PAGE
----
I still have bad days. I still have bouts of intense and overwhelming emotions. But those days are tempered with God’s reminder of His promise to me, that He is within me and I will not fall. And what He says of me, I believe.
As a way of getting through and healing, I created a playlist of songs that remind me of God’s other promise to never leave nor forsake me. I call it my Anthem playlist. I’m sharing it in case you need to be reminded of God’s promises for your life, too:
- You Say by Lauren Diagle
- Move by TobyMac
- Oceans (Where Feet May Fail) by Hillsong United
- Overcomer by Mandisa
- Speak Life by TobyMac
- Just Be Held by Casting Crowns
- God Only Knows by For King & Country
- Symphony by Switch
- Gracefully Broken by Matt Redman
- O’Lord by Lauren Diagle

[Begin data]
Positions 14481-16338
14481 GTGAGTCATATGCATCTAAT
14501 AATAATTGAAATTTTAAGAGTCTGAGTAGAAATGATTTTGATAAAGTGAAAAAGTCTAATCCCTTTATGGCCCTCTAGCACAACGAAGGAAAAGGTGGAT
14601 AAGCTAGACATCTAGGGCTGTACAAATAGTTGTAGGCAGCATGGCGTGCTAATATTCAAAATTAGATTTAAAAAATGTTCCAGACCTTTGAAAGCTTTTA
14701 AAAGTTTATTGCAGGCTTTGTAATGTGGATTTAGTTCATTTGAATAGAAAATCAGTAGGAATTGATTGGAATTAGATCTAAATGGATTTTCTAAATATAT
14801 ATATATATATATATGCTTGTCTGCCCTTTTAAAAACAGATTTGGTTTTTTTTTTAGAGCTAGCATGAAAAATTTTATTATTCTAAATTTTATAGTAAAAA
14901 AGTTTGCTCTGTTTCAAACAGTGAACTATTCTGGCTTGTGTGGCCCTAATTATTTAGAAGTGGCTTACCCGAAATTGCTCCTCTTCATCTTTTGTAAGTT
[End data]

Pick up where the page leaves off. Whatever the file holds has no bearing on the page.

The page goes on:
If you ask me how I am these days, I probably won’t say ‘I’m fine’ just for niceties. I can’t. I’m learning to be realistic with how I’m truly feeling. I’m usually just ‘okay’. But I’m getting there. It a slow process still with a lot of pain and a thousand emotions running through. The upside, however, is I’m not alone. God is with me. I also have the love and support of my friends, my parents and my kids.
My kids. They have been a tremendous source of strength for me. They have been my rock. Even though they are going through their own grief with this divorce, they have been right there for me. God has blessed me with the most wonderful family and I thank Him for each and everyone of them.
I also still cling to God’s promises because His Word will never come back void.
For Your unfailing love is higher than the heavens. Your faithfulness reaches to the clouds. – Psalm 108:4